Note from Sarah: Doc Parsley is back with his next installment on SLEEP! Thank you Dr. Parsley for continuing to provide us all with such valuable information. Enjoy!
Sleep and Athletic Performance
The most common questions I get asked are usually around shift work, and that’s a can of worms that we won’t get into today. However, the second most common question I get asked is; “What if I can only go to the gym at 5 AM”—or some variant on that theme: I sleep deprive myself to be able to exercise.
My answer is phenomenally unpopular and has resulted in people storming out of the room, cussing me out, and making threats to my well-being. So, before I alienate myself from Sarah’s audience, I’d like to offer a metaphor.
Suppose you have a job, and live on a fixed income (e.g.- you can’t just work more hours to make more money whenever you want). You hire a financial counselor/planner, and he/she helps you budget to pay bills, save, vacations, plan for braces, kids college etc. One day you inform him that you want to buy a new Mercedes. He informs you that you don’t make enough money to buy an $80k car. Your reply is: “but I really like Mercedes, and I want one!!” (Push out your bottom lip when you read that quote).
That seems silly and ridiculous, right? But, this is exactly the logic that people use with exercise and sleep. Sleep is a lot like money, in that it has universal value (it can improve any aspect of your life), there is limited opportunity to acquire it, you need a certain amount to survive—even more to thrive, and most of us are in debt.
But, I argue that sleep is even more important than money. If the world’s financial system completely changed tomorrow, money might be worthless, but sleep is still essential to life. Nevertheless, I’ll get back to the exercise question.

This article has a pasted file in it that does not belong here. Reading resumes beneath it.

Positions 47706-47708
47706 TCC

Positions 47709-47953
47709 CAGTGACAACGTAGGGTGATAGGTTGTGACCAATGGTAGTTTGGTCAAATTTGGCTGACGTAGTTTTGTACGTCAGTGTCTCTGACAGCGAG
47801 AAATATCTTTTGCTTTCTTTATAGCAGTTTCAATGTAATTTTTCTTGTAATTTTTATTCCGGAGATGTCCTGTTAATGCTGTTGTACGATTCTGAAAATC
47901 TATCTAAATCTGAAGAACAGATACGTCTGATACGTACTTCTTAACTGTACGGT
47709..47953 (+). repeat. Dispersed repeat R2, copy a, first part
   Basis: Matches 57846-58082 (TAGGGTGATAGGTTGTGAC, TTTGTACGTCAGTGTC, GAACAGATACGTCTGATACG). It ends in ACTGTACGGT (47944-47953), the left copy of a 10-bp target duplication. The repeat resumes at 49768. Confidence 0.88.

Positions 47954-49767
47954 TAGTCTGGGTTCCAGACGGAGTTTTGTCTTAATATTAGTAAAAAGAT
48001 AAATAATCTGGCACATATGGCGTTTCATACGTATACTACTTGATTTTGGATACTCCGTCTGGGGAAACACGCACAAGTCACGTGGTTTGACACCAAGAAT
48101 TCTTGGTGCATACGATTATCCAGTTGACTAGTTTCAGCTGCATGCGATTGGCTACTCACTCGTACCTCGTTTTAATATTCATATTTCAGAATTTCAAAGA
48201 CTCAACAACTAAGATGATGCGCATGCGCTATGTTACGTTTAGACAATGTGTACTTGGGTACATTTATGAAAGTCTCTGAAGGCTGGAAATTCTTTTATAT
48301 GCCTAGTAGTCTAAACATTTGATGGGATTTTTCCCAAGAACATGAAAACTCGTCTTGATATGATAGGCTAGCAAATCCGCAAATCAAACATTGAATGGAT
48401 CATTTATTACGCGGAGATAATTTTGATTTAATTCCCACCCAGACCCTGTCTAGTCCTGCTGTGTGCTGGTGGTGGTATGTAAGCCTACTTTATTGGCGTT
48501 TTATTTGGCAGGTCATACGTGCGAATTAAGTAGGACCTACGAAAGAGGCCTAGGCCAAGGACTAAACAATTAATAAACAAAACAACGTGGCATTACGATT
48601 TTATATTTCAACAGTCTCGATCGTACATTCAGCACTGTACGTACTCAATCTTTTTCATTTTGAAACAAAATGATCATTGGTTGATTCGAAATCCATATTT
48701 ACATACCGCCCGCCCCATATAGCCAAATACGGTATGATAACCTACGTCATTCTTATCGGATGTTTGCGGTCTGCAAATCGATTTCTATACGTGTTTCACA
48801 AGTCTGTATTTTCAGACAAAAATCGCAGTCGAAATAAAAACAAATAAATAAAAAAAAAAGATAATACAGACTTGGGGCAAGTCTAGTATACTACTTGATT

My answer to the question is: “Then don’t work out”! “Heresy” you cry! Exercise is essential to health, longevity, disease risk, body composition, looking good, feeling sexy . . .
“Wrong” I say. “Activity” is essential to all of those things (but not sufficient). You would be better off, NOT going to the gym—if you have to sleep deprive yourself to do it. I know, I know, “I really like my gym class, I have friends there, it motivates me . . .” I told you that this was an unpopular message.
So, let’s investigate why I would be willing to offend so many people with my dogmatic answer.
First it has been well established that your injury risk skyrockets while sleep deprived. You’re also much more likely to get in a fatal car crash on your way to the gym—but I digress. I will admit that you can find an “expert” to tell you the answer that you want to hear (and you probably will). You’ll most likely find that “expert source” somewhere in a blog, social media, or mainstream media, because they don’t have to deal with peer-reviewed evidence.
But if you’re willing to dig a little deeper into the facts, you’ll learn the following:
- While you may be able to find a few studies that show “equivocal” results when sleep depriving elite athletes, and testing them on a one-rep, maximal effort activity—pay attention to the caveat that they are only testing well-trained athletes (that normally sleep sufficiently), after a very short intervention of sleep deprivation. Also, notice that none of the athletes have gotten to where they are with chronic insufficient sleep, AND most importantly, NONE of the research will say that athletes do better after sleep deprivation. So, there is even some spin-doctoring in peer-reviewed science.